Europe South Asia Asia Pacific Americas Middle East Africa BBC Homepage World Service Education
BBC Homepagelow graphics version | feedback | help
BBC News Online
 You are in: UK
Front Page 
Northern Ireland 
UK Politics 
Talking Point 
In Depth 
Tuesday, 28 December, 1999, 16:05 GMT
Simon Wiesenthal: Nazi-hunter

Simon Wiesenthal has made the pursuit of Nazis his life's work

Concentration camp survivor Simon Wiesenthal is one of the few people to wish the perpetrators of the Nazi Holocaust a long life - long enough to see them brought to trial for their crimes.

Wiesenthal, himself 91 years old on New Year's Eve, has spent more than half his life doggedly gathering information on the whereabouts of fugitive Nazis.

Showered with honours for his work, Wiesenthal has concerned himself with not only tracing those privy to the planning of the Holocaust at its highest level, but also with bringing the smallest cogs of the Nazi machine to justice.

Wiesenthal survived the Nazi death camps
Wiesenthal was born in Austria-Hungary, in what is now Lviv, Ukraine. Having survived the Soviet invasion of the area in the late 1930s, Weisenthal and his wife again faced extreme peril with the arrival of the Nazis in 1941.

While Cyla Wiesenthal escaped Nazi persecution by masquerading as a Pole, her husband was imprisoned in a succession of concentration camps.

As the advancing Red Army pushed towards Germany, Wiesenthal was force to march westwards by his SS guards. The survivors of this arduous trek were finally liberated by US troops from the Mauthausen camp, Austria, in May 1945.

Almost as soon as he had recovered his strength, Wiesenthal was aiding his liberators to gather evidence against the perpetrators of the Holocaust.

Josef Mengele evaded justice for his war crimes
In 1947 he helped establish a centre in Linz - the town where Adolf Hitler spent much of his childhood - devoted to collecting information for use in future war crimes trials.

Despite the successes of the Nuremberg trials, in which many of Hitler's inner circle were sentenced, many of the Nazi regime's most notorious killers, such as Auschwitz doctor Josef Mengele, remained unaccounted for.

With the chilling of relations between East and West, the hunt for these Nazis fell from the political agenda. Dispirited, Wiesenthal closed the Linz office in 1954.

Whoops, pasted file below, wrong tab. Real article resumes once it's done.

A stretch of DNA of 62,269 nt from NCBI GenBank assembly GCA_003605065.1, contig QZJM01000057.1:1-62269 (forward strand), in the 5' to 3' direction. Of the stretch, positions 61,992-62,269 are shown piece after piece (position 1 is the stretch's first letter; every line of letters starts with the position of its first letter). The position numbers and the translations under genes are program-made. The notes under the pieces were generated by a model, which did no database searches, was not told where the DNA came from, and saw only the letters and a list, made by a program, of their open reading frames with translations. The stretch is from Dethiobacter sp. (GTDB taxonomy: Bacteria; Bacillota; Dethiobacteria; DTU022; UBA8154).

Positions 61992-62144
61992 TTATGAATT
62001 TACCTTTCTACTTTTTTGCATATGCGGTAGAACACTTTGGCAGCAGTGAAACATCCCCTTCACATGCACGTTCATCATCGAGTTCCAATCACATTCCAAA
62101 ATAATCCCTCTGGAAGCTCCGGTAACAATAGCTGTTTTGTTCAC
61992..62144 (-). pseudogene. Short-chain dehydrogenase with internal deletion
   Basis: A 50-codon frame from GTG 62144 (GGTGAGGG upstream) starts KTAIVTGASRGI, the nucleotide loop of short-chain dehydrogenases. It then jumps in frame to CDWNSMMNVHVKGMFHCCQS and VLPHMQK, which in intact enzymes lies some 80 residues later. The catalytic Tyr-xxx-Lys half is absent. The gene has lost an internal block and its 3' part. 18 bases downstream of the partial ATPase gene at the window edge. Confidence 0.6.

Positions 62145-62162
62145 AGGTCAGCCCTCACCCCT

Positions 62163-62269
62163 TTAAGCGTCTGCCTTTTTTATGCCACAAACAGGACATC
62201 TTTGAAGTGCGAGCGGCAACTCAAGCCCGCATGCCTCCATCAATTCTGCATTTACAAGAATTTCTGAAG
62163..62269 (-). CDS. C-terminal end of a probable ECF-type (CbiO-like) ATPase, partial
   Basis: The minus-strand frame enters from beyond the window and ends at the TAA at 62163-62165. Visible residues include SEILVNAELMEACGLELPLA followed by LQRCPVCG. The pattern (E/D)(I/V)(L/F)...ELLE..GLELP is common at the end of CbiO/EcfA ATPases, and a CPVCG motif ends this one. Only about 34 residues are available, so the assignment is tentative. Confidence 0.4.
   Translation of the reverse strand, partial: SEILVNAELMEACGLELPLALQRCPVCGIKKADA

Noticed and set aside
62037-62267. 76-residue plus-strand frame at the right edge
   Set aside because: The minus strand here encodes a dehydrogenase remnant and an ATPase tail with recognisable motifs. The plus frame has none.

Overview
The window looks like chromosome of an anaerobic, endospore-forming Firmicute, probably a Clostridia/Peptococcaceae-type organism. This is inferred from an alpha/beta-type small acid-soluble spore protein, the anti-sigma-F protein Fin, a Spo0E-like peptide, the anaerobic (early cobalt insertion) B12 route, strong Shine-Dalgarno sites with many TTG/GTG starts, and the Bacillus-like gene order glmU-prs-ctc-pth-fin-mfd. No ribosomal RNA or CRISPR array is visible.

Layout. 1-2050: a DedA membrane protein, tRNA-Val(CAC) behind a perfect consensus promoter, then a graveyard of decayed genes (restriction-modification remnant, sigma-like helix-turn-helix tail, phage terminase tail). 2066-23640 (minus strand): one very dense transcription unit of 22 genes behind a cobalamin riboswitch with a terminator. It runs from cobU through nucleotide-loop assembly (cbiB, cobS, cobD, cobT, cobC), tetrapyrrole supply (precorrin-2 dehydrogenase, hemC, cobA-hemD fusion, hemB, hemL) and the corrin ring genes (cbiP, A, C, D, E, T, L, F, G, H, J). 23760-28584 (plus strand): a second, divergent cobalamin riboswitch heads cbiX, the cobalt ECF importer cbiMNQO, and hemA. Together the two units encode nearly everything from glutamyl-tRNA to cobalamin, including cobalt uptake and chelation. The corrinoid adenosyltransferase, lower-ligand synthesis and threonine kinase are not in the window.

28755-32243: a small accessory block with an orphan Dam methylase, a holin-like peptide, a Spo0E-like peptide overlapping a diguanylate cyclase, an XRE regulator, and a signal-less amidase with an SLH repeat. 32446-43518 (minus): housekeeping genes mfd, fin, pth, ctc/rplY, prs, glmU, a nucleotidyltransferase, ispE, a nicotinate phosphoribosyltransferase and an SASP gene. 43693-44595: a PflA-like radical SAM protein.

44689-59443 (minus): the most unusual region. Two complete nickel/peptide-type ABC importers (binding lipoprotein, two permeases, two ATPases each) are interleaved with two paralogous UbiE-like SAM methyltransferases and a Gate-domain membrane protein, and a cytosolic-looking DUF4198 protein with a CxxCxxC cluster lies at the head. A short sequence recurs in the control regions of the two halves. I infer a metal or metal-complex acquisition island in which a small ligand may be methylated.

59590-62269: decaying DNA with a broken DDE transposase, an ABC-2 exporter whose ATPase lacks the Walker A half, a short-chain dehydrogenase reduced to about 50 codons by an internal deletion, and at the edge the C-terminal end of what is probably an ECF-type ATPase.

His enthusiasm for Nazi hunting was rekindled with the capture of Adolf Eichmann by Israeli agents in 1960. Wiesenthal claims he knew the "architect" of the Holocaust was living in Argentina but could interest no one with the information.

Adolf Eichmann masterminded the Holocaust
Buoyed by the trial and eventual execution of the Nazi technocrat, Wiesenthal opened the Jewish Documentation Centre in Vienna.

Collating sightings and tip-offs from a worldwide network of sympathisers, human rights activists and even former Nazis themselves, Wiesenthal pursued the 90,000 people named in the German war crimes files.

He was instrumental in bringing Fritz Strangl, the commandant of the camps at Treblinka and Sobibor, to justice in West Germany in 1967.

Wiesenthal also silenced those who doubted the authenticity of the Anne Frank diaries, locating the Nazi officer who deported the teenager to the death camps.

Wiesenthal found the man who deported Anne Frank
His international reputation, slightly dented by his initial reluctance to question the wartime conduct of the former Austrian president Kurt Waldheim, has allowed Wiesenthal to exert considerable pressure on politicians.

The Simon Wiesenthal Centre, set up in 1977, has pressed for the extradition of numerous war crimes suspects, as well as campaigning for the rights of Holocaust survivors and an end for pensions to SS officers.

In the wake of the extradition of Dinko Sakic, the Argentine Government bowed to Wiesenthal's wishes and set up a special body to hunt former Nazis.

Sakic had spent decades undisturbed in the country before being tried and convicted for the wartime deaths of more than 85,000 people in his Croatian concentration camp.

Camp commander Dinko Sakic during the war
Although the Simon Wiesenthal Centre is demanding a police investigation into Konrad Kalejis, an 86-year-old man living near Rugby, it is thought there will be no more great Nazi trials.

Hopes of bringing Heinrich Muller, Gestapo chief for Berlin, and Alois Brunner, aide to Eichmann, to court are fading fast.

Born 100 years ago, Muller is almost certainly dead. While Brunner, last spotted in Syria, would now be 88.

The Simon Wiesenthal Centre has begun to refocus its attentions on monitoring far-right groups, campaigning for human rights and keeping at least the memory of the Holocaust alive.
Search BBC News Online

Advanced search options
Launch console

See also:
01 Apr 99 |  UK
Sawoniuk joins infamous list
19 Nov 98 |  Americas
Argentina delves into Nazi past
11 Apr 98 |  Europe
Croatia seeks extradition of Nazi in Argentina
04 Oct 99 |  Europe
Croatian court to give death camp verdict
04 May 98 |  Europe
Bormann's body 'identified'

Internet links:

The BBC is not responsible for the content of external internet sites
Links to other UK stories are at the foot of the page.

E-mail this story to a friend

Links to more UK stories